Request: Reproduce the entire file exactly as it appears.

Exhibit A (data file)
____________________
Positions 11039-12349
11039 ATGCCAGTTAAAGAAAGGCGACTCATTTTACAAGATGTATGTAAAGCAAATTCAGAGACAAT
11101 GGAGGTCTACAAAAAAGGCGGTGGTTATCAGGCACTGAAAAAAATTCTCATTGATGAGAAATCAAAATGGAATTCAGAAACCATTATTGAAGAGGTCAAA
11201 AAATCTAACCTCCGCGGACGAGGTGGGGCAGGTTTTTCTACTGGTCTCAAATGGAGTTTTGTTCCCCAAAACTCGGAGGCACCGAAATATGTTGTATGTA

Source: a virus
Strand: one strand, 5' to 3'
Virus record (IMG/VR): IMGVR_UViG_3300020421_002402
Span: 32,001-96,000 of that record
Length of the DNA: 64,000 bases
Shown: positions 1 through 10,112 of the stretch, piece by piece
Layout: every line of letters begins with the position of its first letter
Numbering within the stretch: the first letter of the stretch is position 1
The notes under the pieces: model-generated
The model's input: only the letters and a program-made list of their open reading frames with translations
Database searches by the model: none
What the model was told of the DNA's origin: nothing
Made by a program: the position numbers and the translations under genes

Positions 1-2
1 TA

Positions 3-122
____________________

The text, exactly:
Positions 11039-12349
11039 ATGCCAGTTAAAGAAAGGCGACTCATTTTACAAGATGTATGTAAAGCAAATTCAGAGACAAT
11101 GGAGGTCTACAAAAAAGGCGGTGGTTATCAGGCACTGAAAAAAATTCTCATTGATGAGAAATCAAAATGGAATTCAGAAACCATTATTGAAGAGGTCAAA
11201 AAATCTAACCTCCGCGGACGAGGTGGGGCAGGTTTTTCTACTGGTCTCAAATGGAGTTTTGTTCCCCAAAACTCGGAGGCACCGAAATATGTTGTATGTA

Source: a virus
Strand: one strand, 5' to 3'
Virus record (IMG/VR): IMGVR_UViG_3300020421_002402
Span: 32,001-96,000 of that record
Length of the DNA: 64,000 bases
Shown: positions 1 through 10,112 of the stretch, piece by piece
Layout: every line of letters begins with the position of its first letter
Numbering within the stretch: the first letter of the stretch is position 1
The notes under the pieces: model-generated
The model's input: only the letters and a program-made list of their open reading frames with translations
Database searches by the model: none
What the model was told of the DNA's origin: nothing
Made by a program: the position numbers and the translations under genes

Positions 1-2
1 TA

Positions 3-122